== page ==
# Simplifying Basic Absolute Value Expressions

Suppose you live in the white house shown below. Julia lives in the green house to the right, and Karl lives in the blue house to the left.

Karl and Julia live in different places, but they both live the same distance from your home. To visit Julia, you walk one way. To visit Karl, you walk the other way.

Suppose you were asked the question: “Who lives one mile from you on this street?” You would respond by saying: “Well—two people. Julia lives one mile this way, and Karl lives one mile that way.”

## Absolute Value as Distance From Zero

This section explores the idea of
*distance from home*,
under the guise of a mathematical
concept called *absolute value*.

Now, think of *home* as being position
$\,0\,$ on a number line.
Instead of talking about
*distance from home*,
we'll talk about *distance from zero*.
When you talk about distance from zero,
it's critical to remember that you can walk away from
$\,0\,$ in two directions:
to the right, or to the left.

Suppose you're asked the question: “What numbers are three units from $\,0\,$ on a number line?” The number $\,3\,$ is three units from $\,0\,$; it is $\,3\,$ units to the right of $\,0\,.$ Also, the number $\,-3\,$ is three units from $\,0\,$; it is $\,3\,$ units to the left of $\,0\,.$

Opposites (like $\,3\,$ and $\,-3\,$) always have the same distance from $\,0\,$: one is to the right of zero, and one is to the left of zero.

## The Notation $\,|x|\,$

The notation
‘$\,|x|\,$’
(the number
$\,x\,$ inside vertical bars)
is used to represent
the distance between the number $\,x\,$ and $\,0\,.$
The notation
‘$\,|x|\,$’
is read as ‘the absolute value of $\,x\,$’.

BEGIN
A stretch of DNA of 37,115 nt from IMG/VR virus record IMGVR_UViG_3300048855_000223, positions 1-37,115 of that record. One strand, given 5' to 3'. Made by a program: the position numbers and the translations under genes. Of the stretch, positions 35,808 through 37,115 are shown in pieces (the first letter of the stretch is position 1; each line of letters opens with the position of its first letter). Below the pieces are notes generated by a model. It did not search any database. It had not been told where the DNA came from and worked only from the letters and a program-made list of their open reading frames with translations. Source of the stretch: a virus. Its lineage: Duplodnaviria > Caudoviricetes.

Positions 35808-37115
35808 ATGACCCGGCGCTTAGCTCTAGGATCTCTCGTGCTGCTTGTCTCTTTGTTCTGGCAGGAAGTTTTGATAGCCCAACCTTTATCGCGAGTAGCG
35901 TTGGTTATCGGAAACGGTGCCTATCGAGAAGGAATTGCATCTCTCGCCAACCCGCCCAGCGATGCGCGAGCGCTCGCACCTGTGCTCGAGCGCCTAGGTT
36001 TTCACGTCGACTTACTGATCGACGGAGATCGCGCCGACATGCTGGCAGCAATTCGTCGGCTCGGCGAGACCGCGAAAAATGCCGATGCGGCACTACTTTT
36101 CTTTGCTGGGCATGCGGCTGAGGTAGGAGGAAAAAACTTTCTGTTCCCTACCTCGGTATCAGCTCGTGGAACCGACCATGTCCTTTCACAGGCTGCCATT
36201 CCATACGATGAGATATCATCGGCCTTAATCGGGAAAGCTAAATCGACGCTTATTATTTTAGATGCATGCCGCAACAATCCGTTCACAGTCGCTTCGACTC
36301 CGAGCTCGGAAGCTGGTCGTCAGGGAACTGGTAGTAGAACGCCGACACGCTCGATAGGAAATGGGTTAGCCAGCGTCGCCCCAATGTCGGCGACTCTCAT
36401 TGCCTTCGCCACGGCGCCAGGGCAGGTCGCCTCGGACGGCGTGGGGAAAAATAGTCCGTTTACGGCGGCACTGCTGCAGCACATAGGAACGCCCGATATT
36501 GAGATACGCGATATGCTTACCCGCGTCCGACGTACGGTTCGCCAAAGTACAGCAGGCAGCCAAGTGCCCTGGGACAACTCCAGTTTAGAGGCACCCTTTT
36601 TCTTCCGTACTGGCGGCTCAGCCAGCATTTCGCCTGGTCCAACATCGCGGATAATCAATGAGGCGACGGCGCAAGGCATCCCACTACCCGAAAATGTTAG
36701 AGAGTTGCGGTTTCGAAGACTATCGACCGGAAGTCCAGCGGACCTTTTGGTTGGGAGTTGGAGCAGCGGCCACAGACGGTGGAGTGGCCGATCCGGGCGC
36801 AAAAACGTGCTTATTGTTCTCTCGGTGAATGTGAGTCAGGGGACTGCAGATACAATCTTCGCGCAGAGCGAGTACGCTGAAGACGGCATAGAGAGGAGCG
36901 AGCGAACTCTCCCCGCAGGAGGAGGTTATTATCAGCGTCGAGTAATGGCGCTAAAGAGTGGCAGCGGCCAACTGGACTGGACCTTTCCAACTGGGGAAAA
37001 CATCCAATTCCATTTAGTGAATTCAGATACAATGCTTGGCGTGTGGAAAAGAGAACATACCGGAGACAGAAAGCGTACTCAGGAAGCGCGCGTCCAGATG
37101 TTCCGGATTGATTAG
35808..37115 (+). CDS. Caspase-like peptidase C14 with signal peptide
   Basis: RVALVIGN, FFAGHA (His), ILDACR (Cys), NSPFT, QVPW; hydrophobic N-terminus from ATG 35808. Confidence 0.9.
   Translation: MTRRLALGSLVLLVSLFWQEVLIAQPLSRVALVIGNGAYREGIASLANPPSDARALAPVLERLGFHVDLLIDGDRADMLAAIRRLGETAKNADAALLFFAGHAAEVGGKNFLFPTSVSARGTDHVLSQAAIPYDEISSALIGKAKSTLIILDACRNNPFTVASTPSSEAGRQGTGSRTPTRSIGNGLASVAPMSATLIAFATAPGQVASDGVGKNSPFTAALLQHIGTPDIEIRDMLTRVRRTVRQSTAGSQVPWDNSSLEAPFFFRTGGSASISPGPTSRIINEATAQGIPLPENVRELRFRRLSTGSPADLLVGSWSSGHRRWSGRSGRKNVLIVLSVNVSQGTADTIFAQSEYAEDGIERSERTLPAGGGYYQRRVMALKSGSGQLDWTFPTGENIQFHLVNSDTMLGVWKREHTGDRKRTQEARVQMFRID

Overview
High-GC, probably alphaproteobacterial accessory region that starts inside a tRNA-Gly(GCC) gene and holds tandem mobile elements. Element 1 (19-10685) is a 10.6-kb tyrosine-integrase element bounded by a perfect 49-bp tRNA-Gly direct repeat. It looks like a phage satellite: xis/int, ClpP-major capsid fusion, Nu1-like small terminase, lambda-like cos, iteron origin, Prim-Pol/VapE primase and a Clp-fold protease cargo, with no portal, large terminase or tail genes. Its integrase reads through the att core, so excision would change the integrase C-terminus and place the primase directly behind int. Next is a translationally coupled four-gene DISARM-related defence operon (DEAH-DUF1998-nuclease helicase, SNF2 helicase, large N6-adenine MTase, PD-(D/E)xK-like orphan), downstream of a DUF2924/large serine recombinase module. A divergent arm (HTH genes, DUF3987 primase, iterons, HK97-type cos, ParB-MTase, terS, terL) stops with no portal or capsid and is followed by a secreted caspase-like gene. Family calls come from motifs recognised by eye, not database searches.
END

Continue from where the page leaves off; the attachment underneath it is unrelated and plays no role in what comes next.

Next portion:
Whenever you see the vertical bars
‘$\,|\ \ |\,$’
your first thought should be
*distance from* $\,0\,.$

The symbol $\,|3|\,$ (the absolute value of three) represents the distance between $\,3\,$ and $\,0\,.$ Thus, $\,|3| = 3\,,$ since the number $\,3\,$ is $\,3\,$ units from zero.

The symbol $\,|-3|\,$ (the absolute value of negative three) represents the distance between $\,-3\,$ and $\,0\,.$ Thus, $\,|-3| = |3|\,,$ since the number $\,-3\,$ is $\,3\,$ units from zero.

Notice that $\,|3|\,$ and $\,|-3|\,$ are
both mathematical *expressions*—they are numbers.

## Geometric Definition of Absolute Value

There are two common definitions of $\,|x|\,$: a geometric definition (which follows), and an algebraic definition. The algebraic definition is presented in a future section.

*the absolute value of*$\,x\,.$

## Absolute Value is Always Nonnegative

Whenever you report distance, you give a number that is greater than or equal to zero. (You would never say: “I live $\,-2\,$ miles from my Mom.”) Since $\,|x|\,$ reports a distance, it follows that $\,|x|\,$ is always greater than or equal to zero.

Recall that ‘nonnegative’
means ‘greater than or equal to
zero’.
Thus,
$\,|x|\,$ is a nonnegative quantity.
No matter *what* is inside the
absolute value symbols,
the resulting number is always nonnegative.
Thus,
$\,|\,\text{any stuff}\,|\,$ is always greater than or equal to zero,
regardless of what the ‘stuff’ is.

## Two Important Properties of Absolute Value

Here are two important properties of absolute value:

For all real numbers $\,x\,,$ $\,|x| \ge 0\,.$ That is, absolute value is a nonnegative quantity.

For all real numbers $\,x\,,$ $\,|x| = |-x|\,.$ That is, opposites have the same absolute value.

## Minus Signs Inside Versus Outside Absolute Values

When working with absolute value expressions, you must pay attention to whether a minus sign is inside the absolute value or outside, because it makes a big difference!

Use the fact that
$\,|x| = |-x|\,$ to deal with minus signs that are *inside*.

A minus sign *outside* an
absolute value denotes multiplication by $\,-1\,.$
For example:

Here, you will practice simplifying
expressions involving absolute value.
Write all answers without absolute
value symbols.
Do *not* use a calculator
for these problems.

## Examples

Note:
Simplify *inside* the absolute value first.
In the order of operations,
absolute value symbols are like parentheses;
they provide a
‘group’ that you must simplify first.